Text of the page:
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Datto Has Azure Continuity Solution Coming

The new product, which will provide disaster recovery for Azure-based workloads, fits within a larger “cyber resilience” strategy that also includes security offerings like the software Datto officially bought this week, according to CEO Tim Weller (pictured). By Rich Freeman

Datto is developing a business continuity solution for applications in the Microsoft Azure cloud.

The forthcoming solution, along with a threat detection offering based on technology acquired along with security vendor BitDam this week, will be prominent parts of a larger push by Datto into two of the biggest and hottest markets in managed services.

“The themes of cloud and security will be areas of focus for Datto as we deliver new solutions to our MSP partners in 2021,” said CEO Tim Weller today during an earnings conference call today covering the fourth quarter of the company’s 2020 fiscal year.

The new Azure continuity system, which will enter beta testing in the second quarter of 2021 with broader availability to follow later in the year, will include functionality for predicting capacity costs, Weller hinted, adding that users would be leery of deploying a cloud infrastructure continuity solution that lacks such a feature. 

“You have to be to tell MSPs what you think it’s going to cost on day one and what do you think it’s going to cost three to five years in, and we’ve done a lot of studying of that,” he said. 

Datto already offers a cloud-based continuity solution for PCs and cloud-to-cloud backup support for data in Microsoft 365 and Google Workspace. Its new solution will provide disaster recovery for entire Azure-based workloads. That’s something Microsoft’s own Azure backup offerings can’t do, according to Weller. Even so, he continued, Datto’s product will be more of a boon to Microsoft over time than a threat to its Azure backup revenue.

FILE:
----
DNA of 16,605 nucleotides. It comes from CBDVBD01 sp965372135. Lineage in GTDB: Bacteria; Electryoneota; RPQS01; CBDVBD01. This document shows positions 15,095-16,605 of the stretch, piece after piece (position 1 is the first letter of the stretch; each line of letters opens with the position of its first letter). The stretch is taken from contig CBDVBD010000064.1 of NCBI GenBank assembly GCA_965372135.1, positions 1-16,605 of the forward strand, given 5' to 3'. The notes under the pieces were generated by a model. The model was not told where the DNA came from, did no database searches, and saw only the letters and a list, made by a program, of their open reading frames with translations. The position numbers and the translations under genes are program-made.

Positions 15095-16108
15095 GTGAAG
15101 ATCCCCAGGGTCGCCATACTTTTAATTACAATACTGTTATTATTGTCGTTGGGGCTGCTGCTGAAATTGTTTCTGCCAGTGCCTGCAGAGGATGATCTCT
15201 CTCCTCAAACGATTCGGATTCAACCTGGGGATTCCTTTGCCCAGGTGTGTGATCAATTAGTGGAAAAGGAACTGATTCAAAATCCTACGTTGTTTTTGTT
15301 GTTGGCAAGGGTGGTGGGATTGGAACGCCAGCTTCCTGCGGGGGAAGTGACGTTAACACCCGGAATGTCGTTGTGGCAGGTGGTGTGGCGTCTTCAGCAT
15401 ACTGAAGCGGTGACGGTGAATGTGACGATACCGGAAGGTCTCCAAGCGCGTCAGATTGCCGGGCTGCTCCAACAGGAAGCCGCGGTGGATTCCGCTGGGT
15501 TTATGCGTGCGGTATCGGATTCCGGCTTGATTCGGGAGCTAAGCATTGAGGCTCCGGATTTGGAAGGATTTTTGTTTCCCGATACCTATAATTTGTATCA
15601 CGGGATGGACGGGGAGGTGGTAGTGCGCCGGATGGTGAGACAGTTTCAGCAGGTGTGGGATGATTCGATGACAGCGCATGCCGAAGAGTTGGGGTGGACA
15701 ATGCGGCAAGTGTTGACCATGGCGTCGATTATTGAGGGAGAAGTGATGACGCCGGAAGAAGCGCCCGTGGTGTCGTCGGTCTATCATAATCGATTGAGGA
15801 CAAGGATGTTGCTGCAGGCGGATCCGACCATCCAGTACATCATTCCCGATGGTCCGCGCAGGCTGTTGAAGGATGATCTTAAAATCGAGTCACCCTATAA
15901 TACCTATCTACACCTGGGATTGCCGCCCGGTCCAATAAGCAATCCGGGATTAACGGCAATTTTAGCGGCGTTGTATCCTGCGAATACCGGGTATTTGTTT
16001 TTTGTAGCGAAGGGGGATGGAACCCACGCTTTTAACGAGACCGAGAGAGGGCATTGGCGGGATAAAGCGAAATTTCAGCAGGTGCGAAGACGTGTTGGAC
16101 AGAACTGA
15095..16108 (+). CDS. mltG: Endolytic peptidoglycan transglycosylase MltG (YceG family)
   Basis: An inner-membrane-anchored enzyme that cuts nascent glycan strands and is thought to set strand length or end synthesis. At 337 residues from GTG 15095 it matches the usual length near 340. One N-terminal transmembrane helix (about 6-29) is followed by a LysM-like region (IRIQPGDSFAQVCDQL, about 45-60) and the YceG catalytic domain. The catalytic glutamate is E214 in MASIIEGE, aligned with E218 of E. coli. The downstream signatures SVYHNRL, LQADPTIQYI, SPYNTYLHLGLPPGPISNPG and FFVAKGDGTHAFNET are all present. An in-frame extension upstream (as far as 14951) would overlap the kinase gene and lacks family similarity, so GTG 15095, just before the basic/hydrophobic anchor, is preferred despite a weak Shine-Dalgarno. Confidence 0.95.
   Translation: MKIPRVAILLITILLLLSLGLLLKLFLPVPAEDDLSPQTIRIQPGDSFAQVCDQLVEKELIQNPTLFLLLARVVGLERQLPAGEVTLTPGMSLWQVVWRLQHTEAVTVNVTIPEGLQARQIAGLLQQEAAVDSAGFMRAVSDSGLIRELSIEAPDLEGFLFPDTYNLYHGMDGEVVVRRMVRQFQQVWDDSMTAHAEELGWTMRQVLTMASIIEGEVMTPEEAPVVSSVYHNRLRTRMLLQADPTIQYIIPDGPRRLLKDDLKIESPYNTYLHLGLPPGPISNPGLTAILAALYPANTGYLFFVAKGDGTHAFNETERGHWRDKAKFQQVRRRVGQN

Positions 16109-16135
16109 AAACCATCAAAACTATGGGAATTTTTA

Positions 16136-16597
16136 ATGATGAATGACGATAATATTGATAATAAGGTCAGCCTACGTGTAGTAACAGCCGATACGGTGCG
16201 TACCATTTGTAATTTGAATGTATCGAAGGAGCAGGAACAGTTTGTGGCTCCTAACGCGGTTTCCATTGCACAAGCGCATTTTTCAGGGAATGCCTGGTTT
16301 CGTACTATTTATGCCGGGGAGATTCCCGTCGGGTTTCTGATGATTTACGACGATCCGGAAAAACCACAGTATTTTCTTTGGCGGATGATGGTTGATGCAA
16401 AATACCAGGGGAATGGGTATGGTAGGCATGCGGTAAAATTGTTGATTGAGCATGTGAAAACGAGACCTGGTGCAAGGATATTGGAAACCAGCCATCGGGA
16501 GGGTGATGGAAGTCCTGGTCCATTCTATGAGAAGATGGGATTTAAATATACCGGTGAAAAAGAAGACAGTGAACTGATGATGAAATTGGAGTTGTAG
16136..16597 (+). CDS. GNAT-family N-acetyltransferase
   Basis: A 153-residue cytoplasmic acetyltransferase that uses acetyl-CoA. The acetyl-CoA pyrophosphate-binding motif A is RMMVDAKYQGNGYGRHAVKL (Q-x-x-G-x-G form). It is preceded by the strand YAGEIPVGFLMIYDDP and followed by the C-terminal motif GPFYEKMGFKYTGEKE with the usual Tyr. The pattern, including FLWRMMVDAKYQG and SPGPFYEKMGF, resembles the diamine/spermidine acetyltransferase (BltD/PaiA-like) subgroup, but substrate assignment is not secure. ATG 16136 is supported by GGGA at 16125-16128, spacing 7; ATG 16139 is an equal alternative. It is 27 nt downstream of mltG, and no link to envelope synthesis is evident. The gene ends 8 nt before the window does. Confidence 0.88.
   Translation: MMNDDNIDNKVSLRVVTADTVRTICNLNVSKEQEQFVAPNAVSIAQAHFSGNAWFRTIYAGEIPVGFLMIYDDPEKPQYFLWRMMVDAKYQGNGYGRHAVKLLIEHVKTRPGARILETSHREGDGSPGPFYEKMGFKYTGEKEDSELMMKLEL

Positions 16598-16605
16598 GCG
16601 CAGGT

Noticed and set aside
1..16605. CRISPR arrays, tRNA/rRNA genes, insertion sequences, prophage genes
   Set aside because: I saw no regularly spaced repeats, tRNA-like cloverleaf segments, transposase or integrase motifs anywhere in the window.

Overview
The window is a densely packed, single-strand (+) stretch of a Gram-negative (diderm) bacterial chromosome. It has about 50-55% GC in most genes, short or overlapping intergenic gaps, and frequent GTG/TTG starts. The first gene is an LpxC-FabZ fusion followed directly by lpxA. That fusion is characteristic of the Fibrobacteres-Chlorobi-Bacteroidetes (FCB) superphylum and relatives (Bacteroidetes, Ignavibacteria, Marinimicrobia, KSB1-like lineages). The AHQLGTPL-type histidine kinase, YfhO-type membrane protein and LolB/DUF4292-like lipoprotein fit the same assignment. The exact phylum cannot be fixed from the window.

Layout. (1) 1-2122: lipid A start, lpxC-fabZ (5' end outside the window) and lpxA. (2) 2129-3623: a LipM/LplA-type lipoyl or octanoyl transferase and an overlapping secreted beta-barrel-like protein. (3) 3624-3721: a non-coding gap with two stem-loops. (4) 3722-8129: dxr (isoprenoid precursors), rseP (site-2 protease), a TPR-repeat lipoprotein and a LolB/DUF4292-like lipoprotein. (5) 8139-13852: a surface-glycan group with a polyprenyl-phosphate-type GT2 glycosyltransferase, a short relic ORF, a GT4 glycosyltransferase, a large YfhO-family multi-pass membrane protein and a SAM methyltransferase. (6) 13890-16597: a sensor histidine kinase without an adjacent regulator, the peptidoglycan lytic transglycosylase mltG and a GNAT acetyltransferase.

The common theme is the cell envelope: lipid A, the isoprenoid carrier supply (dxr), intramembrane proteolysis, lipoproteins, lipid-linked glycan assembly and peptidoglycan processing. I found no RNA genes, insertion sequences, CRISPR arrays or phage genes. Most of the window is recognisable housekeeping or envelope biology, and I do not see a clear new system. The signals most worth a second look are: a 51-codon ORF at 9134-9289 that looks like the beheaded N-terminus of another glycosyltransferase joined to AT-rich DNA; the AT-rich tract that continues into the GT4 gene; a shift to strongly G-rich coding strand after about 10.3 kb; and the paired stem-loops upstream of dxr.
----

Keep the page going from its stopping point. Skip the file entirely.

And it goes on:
“A strong Datto Azure continuity solution is likely to bring thousands of MSPs and their entire end user universe towards Azure versus other public clouds, so we think it’ll be symbiotic,” he said.

It’s also likely to help Datto add a new set of cloud service providers to its existing collection of 17,000 partners, Weller continued. “We actually think it’s a great opportunity to gain share. Azure is a big world already, and anybody that’s in there now we are not addressing.”

Adding continuity for Azure environments will also round out Datto’s existing BDR portfolio, according to Weller. “Our solutions will be hybrid cloud focused so partners get a unified user experience independent of whether their workloads are on premises, in private clouds, or in public clouds,” he said. 

That will separate Datto from its competition, Weller asserted. “Where people have done Azure backup to date, they’ve generally built something very specific or they’ve done it through acquisition, and they don’t really even have a common platform.”

Weller provided further detail about the BitDam acquisition during today’s briefing. Datto, he said, was already a security vendor by virtue of helping businesses recover data encrypted in ransomware attacks and patching endpoints through its RMM solution. The company added ransomware detection and isolation functionality to Datto RMM last December as well. 

Even so, Weller noted, buying BitDam takes Datto into new security territory. “While we have always been in security, this marks the beginning of us offering specific products or features that allow MSPs to grow while selling security with Datto,” he said.

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